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499 directed by Rodrigo Reyes
499 directed by Rodrigo Reyes

499, the fourth feature film by director Rodrigo Reyes, will have its world premiere as part of the official documentary competition at the 19th edition of the Tribeca Film Festival, followed by its Canadian premiere in the International Spectrum competition at the 2020 edition of the Hot Docs International Documentary Festival in Toronto.

The year 2021 marks the 500-year anniversary of the Spanish conquest of Mexico. To commemorate the historical occasion, director Reyes offers a provocative hybrid-cinema experience to explore the brutal legacy of colonialism in contemporary Mexico.

Through the eyes of a ghostly conquistador (played by newcomer Eduardo San Juan Breña), Reyes recreates Hernán Cortez’s epic journey from the coasts of Veracruz to the Aztec capital of Tenochtitlan, the site of contemporary Mexico City. As the anachronistic fictional character interacts with real victims and subjects of Mexico’s failed drug wars, the filmmaker portrays the country’s current humanitarian crisis as part of a vicious and unfinished colonial project, still in motion, nearly five-hundred years later.

Bold, unique, and strikingly cinematic, 499 mixes non-fictional and performative elements with components of a road movie to show how past traumas continue to affect contemporary reality. In so doing, director Reyes links seemingly disparate histories of violence, while confirming him as one of the potent voices in American independent cinema.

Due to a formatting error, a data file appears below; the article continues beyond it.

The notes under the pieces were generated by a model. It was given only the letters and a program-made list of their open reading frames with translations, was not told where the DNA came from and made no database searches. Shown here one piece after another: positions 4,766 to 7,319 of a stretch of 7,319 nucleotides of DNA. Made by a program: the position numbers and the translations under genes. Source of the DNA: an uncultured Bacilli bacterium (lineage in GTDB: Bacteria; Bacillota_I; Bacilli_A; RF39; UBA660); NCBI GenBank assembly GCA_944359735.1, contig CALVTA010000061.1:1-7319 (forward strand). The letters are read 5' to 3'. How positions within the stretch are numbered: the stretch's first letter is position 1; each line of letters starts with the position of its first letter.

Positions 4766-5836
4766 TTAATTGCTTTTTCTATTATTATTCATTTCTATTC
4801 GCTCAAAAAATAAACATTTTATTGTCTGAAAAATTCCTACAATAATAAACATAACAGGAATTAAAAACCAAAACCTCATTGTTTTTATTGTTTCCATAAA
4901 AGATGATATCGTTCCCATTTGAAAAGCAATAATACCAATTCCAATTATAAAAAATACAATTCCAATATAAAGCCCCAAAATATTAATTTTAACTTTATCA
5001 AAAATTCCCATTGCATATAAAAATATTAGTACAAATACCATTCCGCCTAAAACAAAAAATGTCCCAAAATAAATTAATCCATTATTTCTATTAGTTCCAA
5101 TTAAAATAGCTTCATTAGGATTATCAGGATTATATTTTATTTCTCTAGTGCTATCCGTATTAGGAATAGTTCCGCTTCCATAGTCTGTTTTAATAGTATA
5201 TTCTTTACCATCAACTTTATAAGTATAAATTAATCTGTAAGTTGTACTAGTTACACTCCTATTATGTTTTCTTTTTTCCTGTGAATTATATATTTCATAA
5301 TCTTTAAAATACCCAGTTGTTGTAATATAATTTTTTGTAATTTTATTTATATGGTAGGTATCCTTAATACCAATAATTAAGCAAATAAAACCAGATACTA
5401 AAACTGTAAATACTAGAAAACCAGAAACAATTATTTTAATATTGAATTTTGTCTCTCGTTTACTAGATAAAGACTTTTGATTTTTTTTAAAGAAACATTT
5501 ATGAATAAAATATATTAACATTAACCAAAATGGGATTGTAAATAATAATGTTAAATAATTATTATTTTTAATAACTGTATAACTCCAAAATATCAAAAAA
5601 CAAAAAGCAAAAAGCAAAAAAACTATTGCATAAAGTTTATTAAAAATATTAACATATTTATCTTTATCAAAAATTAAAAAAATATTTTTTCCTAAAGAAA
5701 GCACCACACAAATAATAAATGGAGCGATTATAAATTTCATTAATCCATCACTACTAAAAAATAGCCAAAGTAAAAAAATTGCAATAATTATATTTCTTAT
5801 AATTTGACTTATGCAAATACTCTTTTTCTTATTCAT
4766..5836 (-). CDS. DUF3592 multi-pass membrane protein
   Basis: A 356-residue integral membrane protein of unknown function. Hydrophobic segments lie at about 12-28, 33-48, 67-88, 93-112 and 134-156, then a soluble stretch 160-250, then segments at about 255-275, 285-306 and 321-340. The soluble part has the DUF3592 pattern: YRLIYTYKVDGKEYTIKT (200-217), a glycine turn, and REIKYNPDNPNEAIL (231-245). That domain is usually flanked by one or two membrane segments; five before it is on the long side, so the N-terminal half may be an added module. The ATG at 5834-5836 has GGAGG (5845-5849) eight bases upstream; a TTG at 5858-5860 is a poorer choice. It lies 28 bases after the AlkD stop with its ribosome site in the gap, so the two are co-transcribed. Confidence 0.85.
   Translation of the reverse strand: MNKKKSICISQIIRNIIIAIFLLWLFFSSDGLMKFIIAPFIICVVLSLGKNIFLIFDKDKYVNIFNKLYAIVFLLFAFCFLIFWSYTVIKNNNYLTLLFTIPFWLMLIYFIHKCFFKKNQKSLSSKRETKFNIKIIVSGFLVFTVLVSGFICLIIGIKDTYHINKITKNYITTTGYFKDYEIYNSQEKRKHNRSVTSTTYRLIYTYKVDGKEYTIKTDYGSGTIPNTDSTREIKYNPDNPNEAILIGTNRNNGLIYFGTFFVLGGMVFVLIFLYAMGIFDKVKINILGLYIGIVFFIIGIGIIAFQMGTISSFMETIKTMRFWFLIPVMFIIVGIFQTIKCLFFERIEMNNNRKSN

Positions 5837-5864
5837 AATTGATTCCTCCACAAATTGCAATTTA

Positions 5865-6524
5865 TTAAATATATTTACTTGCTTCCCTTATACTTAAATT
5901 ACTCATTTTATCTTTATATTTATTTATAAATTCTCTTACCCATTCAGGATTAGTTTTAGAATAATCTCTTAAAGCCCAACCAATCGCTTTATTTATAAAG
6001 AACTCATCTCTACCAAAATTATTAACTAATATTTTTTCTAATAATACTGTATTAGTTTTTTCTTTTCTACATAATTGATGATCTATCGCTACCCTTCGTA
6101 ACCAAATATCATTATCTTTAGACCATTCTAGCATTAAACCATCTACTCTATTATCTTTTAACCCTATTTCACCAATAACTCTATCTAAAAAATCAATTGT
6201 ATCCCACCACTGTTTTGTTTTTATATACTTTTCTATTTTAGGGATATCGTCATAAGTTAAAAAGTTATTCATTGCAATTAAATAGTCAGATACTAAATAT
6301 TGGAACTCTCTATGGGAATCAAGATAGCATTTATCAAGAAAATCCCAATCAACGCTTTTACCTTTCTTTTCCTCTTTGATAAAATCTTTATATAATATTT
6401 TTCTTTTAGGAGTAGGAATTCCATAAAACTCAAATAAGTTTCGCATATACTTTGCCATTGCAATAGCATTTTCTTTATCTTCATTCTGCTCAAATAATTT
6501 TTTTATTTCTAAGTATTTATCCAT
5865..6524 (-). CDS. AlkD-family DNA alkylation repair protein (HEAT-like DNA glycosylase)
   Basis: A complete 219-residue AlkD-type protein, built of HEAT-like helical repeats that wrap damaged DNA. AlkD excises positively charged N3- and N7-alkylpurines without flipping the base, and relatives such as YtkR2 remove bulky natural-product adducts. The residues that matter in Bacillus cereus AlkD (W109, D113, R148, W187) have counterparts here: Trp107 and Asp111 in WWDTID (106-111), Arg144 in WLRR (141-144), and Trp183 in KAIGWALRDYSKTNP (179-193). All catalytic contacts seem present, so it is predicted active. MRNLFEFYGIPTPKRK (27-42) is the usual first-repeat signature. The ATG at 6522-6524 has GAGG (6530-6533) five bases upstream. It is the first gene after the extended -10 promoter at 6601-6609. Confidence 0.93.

499 Trailer

The film will be available to stream online between April 15 – 26, as part of Tribeca’s Industry Extranet Resource Hub, reserved for journalists and members of the industry, and it will also be available for registered Hot Docs industry delegates, beginning April 30.

Rodrigo Reyes is a Mexican-born American director whose films include the documentary Purgatorio and the dramatic narrative Lupe Under the Sun. He has screened in nearly 50 film festivals around the world, including Morelia, BFI London, and MoMA’s Documentary Fortnight, garnering rave reviews in The New York Times, Variety and other media outlets, as well as multiple jury awards. Named one of the 25 New Faces of Independent Film by Filmmaker Magazine, he has received significant support for his work from the Mexican Film Institute (IMCINE), Sundance Institute, Tribeca Film Institute and more; his work has been featured on America ReFramed and Netflix. He is a recipient of the prestigious Guggenheim Fellowship and the Creative Capital Award.

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